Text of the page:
Back in Ketchum, the day before, the guys at “The Elephants Perch” had also mentioned a large loose looking/feeling block in the final pitch, and told us that while it looked sketchy, they had pulled on it as hard as they could and it didn’t budge and that we probably didn’t need to worry about it. The block in question was probably 1 foot wide at the top, 2-3 feet wide at the bottom, about 4 feet tall, and between 1 and 3 feet deep. I thought about it as I lead up and tried to be a little extra careful in putting my weight on it, not totally trusting it’s sturdiness.
James was about ½ way up the pitch when I heard that same block let loose and felt a sharp tug on the rope. Now, from my belay I couldn’t see anything, I just heard the block crashing down 700 feet into the forest below, praying that no one else was down there. At this point all I knew was that James was still on the rope, but had no idea what had just transpired below. Panicked, I let out a couple shouts and didn’t hear any answer. Finally, what seemed like a minute later, (although, I’m sure it was closer to 5 seconds) I heard him respond. He was fine, in a rush to make it up because of the inbound snowstorm he had put all of his weight on that rock and ripped the several hundred pound behemoth lose from the wall. Somehow, miraculously, it had pulled out between him and the wall barely even brushing him on its way down.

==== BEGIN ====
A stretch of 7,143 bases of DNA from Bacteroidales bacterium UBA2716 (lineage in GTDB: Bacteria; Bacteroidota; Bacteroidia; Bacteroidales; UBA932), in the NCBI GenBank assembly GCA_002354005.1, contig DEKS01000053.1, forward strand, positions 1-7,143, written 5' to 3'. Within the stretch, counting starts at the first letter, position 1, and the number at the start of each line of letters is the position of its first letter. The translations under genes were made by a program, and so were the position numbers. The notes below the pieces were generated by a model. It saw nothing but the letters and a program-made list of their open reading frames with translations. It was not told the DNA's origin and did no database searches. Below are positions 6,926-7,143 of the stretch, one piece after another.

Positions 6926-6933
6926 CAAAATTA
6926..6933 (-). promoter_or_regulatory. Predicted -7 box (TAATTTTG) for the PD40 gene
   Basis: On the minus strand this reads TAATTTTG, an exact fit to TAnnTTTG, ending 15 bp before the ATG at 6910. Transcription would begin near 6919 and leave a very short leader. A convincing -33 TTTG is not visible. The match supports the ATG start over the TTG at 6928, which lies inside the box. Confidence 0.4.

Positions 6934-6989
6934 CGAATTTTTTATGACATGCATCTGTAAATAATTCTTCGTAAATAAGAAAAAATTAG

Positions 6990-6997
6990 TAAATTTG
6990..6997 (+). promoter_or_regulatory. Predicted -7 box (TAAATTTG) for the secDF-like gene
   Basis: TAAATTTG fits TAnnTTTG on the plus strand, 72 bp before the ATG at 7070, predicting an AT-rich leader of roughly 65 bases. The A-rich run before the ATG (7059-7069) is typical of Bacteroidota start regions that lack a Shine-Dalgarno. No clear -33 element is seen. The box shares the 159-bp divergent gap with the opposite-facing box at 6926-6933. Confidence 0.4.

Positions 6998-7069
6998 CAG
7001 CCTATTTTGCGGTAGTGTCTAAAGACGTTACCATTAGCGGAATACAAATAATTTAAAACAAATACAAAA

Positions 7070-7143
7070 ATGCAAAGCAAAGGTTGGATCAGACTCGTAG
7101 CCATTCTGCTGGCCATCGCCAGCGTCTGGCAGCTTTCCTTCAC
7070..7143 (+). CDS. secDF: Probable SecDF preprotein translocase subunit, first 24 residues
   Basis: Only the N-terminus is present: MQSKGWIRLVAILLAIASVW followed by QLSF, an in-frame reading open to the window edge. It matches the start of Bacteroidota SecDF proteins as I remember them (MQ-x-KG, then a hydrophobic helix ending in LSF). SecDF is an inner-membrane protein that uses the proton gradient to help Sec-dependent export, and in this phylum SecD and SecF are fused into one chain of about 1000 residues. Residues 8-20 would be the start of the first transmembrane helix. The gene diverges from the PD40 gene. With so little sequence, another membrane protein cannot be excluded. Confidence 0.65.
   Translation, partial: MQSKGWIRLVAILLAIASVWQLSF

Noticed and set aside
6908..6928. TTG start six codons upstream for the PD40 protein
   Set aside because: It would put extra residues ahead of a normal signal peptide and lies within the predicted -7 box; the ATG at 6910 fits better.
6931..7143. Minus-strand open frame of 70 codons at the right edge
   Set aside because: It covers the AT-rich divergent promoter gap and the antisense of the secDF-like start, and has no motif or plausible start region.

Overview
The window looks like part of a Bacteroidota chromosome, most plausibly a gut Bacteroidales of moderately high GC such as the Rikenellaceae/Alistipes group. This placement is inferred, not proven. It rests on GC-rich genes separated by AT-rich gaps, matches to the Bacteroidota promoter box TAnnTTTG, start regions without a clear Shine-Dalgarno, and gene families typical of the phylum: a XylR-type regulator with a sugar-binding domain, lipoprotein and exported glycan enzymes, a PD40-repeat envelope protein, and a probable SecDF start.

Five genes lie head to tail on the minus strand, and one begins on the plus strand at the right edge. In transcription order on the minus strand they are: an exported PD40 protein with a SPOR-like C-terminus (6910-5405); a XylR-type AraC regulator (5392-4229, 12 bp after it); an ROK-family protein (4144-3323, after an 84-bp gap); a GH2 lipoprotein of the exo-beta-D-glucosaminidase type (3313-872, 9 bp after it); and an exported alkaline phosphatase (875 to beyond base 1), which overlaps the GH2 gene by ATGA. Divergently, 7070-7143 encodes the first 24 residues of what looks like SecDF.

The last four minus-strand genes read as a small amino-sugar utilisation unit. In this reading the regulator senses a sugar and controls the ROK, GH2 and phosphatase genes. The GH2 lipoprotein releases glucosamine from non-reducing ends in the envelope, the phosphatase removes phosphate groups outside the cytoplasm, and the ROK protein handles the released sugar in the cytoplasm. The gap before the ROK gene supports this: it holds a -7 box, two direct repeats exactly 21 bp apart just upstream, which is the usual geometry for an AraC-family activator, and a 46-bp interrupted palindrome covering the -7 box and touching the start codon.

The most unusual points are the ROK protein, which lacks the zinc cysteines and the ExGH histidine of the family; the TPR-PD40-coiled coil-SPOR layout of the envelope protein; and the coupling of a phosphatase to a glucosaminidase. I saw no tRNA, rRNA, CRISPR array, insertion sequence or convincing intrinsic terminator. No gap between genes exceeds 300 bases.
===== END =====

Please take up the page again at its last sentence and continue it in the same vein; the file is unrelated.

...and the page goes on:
James followed up the rest of the route and over the crux with no problem and joined me in my slopey belay crack. We knew we were within striking distance of the top and were thoroughly ready to get off this route. He threw me back on belay for the remaining scramble and we topped out a moment later.
The view from the top of the route was breathtaking, as was the exposure.
James at the last belay station above the crux, and finally on top of the route.
From the top of the route it was a pretty easy traverse across some wet slabs to the opposite side of the formation. From here we down climbed into a gully that we followed back down 700 vertical feet towards the Saddleback Lakes. The potential routes on this side looked like some of the best rock we’d seen anywhere on the formation with hundreds of vertical feet of perfect granite. At the bottom of this gully we made one final rappel. From here, it was a five-minute hike back to where we had stashed our bags.
At this point we knew that we had no hope of making the last shuttle boat of the night at 7pm. Mostly because … it was already after 7 pm. We rapped back down the slabs that we had scrambled up on the approach and as quickly as we could we headed back down the trail towards the lake. We arrived at the Redfish Inlet Transfer Camp just before 10 pm as the last of the daylight faded. We sat on the dock, eating the last of our food, thoroughly not looking forward to our five-mile “bike” back to the car in the dark. As soon as we started biking back towards the other end of the lake it became immediately apparent that we would be unable to negotiate the narrow hillside trail, let alone the switchbacks, on bike in the dark. Defeated, we walked our bikes the next three miles up the hill. Once we gained the crest we were able to begin the ride downhill, slowly and carefully navigating by headlamp. By the time we arrived back at the car it was almost 1 am, we were toast, and in no mood to make the three hour drive back to Twin Falls. But despite our fatigue, we were stoked, the perch was ours.